Performance, Pros, Cons, Verdict
With the hardware it packs and pure Android, the Mi A1 is a joy to use on a daily basis as it literally remains buttery smooth even while multitasking. I had no issues jumping from apps like Whatsapp to Instagram to Desygner while Spotify was playing in the background. There were times where I easily had about 15 apps opened and the device still ran as smooth as silk without any signs of lag.
The Adreno 506 graphics processor is also really no slouch as it not only did it score quite well in the set of benchmarks I put it through, but it also ran games like Asphalt 8, Dead Trigger 2, Marvel Future Fight and WWE Immortals without any issues. The phone’s temperature increased just a little but not to the point of discomfort. Importantly, there was no visible frame drops during my gaming time.
Even though it may pack a smaller battery compared to the Redmi Note 4, the Mi A1’s battery easily lasted me through a full day of work. I am not exactly a very heavy user but I usually unplug my phone at 6am and by the time the clock strikes 6.30pm, I’ll usually still have more than 40% of battery left.
My typical day of use involves playing music on Spotify, chatting on Whatsapp and Telegram, reading articles on Bleacher Report and Chrome and also scrolling through my feed on Instagram. On days like these, I’ll have get a good 18 hours of usage. But for busier days where I use Desygner, Waze and the camera, it’ll shave off 3-4 hours of my standard usage. Which means to say, battery life is really the bees knees especially if you’re a moderate user like myself.
Now, let’s talk about the dual 12MP cameras. If you don’t already know, the Mi A1 packs a wide-angle lens and a telephoto lens. The former has an aperture of f//2.2 while the latter has a f/2.6 aperture. This setup is very similar to the OnePlus 5 and iPhone 7 Plus, whereby you are able to take portrait photos with a defocused background and also 2x lossless zoom. While this is great for a device at this price point, I would rather Xiaomi equip the phone with a single 12MP f/1.6 camera with Optical Image Stabilisation.
But that doesn’t detract from the fact that camera is still a very good one. In daylight or bright settings, the camera is able to capture photos that retain a great level of detail, colour accuracy and saturation.
Low light or dark settings is a different story all together as photos tended to be grainy and blur.
Seeing as the Mi A1 uses Xiaomi’s very intuitive and feature-packed camera app, which has a pro mode, you will no doubt be able to capture some nice photos. Do note though, that there’s no HDR mode, so you’ll need to toggle on/off on top right of the camera interface.
Video-wise, Xiaomi has given us the option to record in 4K and also time lapse and slow motion. But again, without OIS, video quality suffers quite a bit. So unless you’re constantly carry one of those stabilising gimbals with you, you may want to stick to video recording with a tripod or at least more static setups.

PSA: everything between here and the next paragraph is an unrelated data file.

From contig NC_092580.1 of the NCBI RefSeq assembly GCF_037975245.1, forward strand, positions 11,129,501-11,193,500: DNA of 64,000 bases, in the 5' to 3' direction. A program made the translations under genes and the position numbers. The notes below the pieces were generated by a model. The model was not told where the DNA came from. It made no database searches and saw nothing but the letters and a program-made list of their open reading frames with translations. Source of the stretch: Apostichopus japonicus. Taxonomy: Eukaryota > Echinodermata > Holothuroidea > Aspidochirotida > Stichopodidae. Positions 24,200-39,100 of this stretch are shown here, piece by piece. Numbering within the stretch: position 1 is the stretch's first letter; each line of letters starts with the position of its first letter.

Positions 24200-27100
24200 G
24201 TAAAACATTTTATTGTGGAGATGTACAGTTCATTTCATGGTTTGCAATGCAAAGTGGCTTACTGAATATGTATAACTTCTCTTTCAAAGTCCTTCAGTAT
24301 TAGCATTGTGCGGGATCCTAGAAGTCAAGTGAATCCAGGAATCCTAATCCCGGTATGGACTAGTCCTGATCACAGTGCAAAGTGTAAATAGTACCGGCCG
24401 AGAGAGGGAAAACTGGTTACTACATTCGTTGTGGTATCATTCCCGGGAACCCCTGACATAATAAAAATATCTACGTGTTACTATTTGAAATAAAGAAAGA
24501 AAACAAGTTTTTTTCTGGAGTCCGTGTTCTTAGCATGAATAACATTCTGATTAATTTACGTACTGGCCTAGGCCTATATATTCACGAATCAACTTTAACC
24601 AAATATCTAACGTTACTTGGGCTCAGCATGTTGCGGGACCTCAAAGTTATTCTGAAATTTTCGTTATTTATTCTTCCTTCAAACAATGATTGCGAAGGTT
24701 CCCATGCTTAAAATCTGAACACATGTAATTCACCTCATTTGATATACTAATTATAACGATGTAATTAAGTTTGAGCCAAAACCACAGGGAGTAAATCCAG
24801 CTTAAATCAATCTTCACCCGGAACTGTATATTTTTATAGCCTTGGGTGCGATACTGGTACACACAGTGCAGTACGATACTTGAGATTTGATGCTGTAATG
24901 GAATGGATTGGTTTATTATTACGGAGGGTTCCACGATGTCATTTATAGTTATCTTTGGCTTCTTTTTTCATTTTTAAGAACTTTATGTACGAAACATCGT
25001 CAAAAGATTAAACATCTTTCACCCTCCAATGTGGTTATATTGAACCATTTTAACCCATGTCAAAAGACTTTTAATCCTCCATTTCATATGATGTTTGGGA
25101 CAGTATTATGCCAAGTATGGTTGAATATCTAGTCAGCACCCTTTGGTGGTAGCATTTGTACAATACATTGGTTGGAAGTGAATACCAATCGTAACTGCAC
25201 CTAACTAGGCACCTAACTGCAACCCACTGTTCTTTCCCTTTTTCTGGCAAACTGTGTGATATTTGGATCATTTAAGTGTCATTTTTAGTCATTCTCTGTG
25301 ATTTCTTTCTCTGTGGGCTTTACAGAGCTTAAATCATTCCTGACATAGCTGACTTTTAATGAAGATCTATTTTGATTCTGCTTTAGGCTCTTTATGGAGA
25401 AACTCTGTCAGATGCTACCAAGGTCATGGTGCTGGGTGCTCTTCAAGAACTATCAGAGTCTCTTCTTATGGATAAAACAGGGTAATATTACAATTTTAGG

On the other hand, audio recording is actually quite decent as I found audio to be quite clear even in busy and noisy environments.
Last but not least, to appease the selfie-loving crowd, the Mi A1 comes with a 5MP front shooter, which does its job sufficiently, especially if you’re in an area with good lighting.
To sum it up, there are a few misses but that’s more on the camera front.
Overall performance of the Mi A1 far surpasses any device in the same price range.
Check out sample photos in the Gallery.
- Pure Android experience
- Smooth and snappy performance
- Good battery life
- Solid build
- Good dual camera setup
- 64GB internal storage & microSD support
- Limited customisation options
- No optical image stabilisation
- Just a tad slippery
- Low light photography
- Smaller battery capacity
Pricing and availability
The Xiaomi Mi A1 retails for MYR1,099 (incl. GST) and is available for purchase at the Mi Online Store on Lazada Malaysia, the Mi Premium Reseller Store at Queensbay Mall Penang, Mobile to Go at SS2 Petaling Jaya, or at the Direct D outlets.
For what it’s worth (and doesn’t break the bank), the Xiaomi Mi A1 is a really compelling device for those who want a good all-rounder smartphone with a pure Android experience. Granted, it’s still a mid-range device but at least there weren’t many compromises made to the overall package.
Of course, at this price range, there are a few other options that go toe-to-toe with the Mi A1. At the end of the day, most of those come with a whole hodgepodge of bloatware and extra software features thrown in, which you probably will never end up using. On top of that, some of those devices might not even get updated to the next versions of Android. The Mi A1 however, is guaranteed to get updates for two years and will be one of the earliest to get said updates.
So, the best and most Malaysian way I can put it: the Xiaomi Mi A1 is a plate of extremely well-prepared and cooked nasi lemak while the rest are a plate of economy rice, which you put together. Still good, but the combination isn’t quite as impeccable as one put together by a very experienced makcik.
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